Whose Story Is This?: Old Conflicts, New Chapters
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About the Author
Writer, historian, and activist Rebecca Solnit is the author of more than twenty books on feminism, western and indigenous history, popular power, social change and insurrection, wandering and walking, hope and disaster, including Call Them By Their True Names (Winner of the 2018 Kirkus Prize for Nonfiction), Cinderella Liberator, Men Explain Things to Me, The Mother of All Questions, and Hope in the Dark, and co-creator of the City of Women map, all published by Haymarket Books; a trilogy of atlases of American cities, The Faraway Nearby, A Paradise Built in Hell: The Extraordinary Communities that Arise in Disaster, A Field Guide to Getting Lost, Wanderlust: A History of Walking, and River of Shadows: Eadweard Muybridge and the Technological Wild West (for which she received a Guggenheim, the National Book Critics Circle Award in criticism, and the Lannan Literary Award). Her forthcoming memoir, Recollections of My Nonexistence, is scheduled to release in March, 2020. A product of the California public education system from kindergarten to graduate school, she is a columnist at the Guardian and a regular contributor to Literary Hub.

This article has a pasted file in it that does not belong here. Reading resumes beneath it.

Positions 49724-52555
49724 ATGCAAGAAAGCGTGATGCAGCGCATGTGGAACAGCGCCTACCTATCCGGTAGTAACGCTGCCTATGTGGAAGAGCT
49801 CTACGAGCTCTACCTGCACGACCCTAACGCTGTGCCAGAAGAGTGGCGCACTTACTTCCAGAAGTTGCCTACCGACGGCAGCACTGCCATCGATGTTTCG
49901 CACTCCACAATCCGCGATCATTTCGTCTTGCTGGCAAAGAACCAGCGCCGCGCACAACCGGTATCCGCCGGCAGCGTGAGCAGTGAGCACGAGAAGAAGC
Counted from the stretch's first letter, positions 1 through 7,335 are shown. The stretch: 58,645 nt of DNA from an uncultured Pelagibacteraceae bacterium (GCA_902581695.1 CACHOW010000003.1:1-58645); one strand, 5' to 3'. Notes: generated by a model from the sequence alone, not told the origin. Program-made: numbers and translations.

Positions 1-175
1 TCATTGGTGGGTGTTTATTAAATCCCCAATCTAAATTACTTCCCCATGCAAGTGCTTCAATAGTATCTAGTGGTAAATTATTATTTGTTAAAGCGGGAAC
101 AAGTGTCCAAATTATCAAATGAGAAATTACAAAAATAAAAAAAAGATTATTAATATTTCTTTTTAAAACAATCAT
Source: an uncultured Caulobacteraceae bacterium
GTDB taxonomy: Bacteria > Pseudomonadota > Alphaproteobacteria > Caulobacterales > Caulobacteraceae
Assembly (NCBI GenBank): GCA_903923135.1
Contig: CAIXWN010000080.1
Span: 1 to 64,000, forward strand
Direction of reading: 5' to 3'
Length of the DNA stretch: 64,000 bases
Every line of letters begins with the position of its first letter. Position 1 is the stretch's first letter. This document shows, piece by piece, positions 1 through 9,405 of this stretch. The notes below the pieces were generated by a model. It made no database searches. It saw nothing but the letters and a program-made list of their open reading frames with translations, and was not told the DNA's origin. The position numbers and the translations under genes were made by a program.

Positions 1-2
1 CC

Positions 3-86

"Rebecca Solnit is essential feminist reading."
--The New Republic
"Rebecca Solnit is the voice of the resistance."
--New York Times Magazine
"In these times of political turbulence and an increasingly rabid and scrofulous commentariat, the sanity, wisdom and clarity of Rebecca Solnit's writing is a forceful corrective. Whose Story Is This? is a scorchingly intelligent collection about the struggle to control narratives in the internet age."
--Alex Preston, The Guardian
"Solnit's passionate, shrewd, and hopeful critiques are a road map for positive change."
"Solnit's exquisite essays move between the political and the personal, the intellectual and the earthy."
"Rebecca Solnit reasserts herself here as one of the most astute cultural critics in progressive discourse."
"No writer has better understood the mix of fear and possibility, peril and exuberance that's marked this new millennium."
--Bill McKibben, founder of 350.org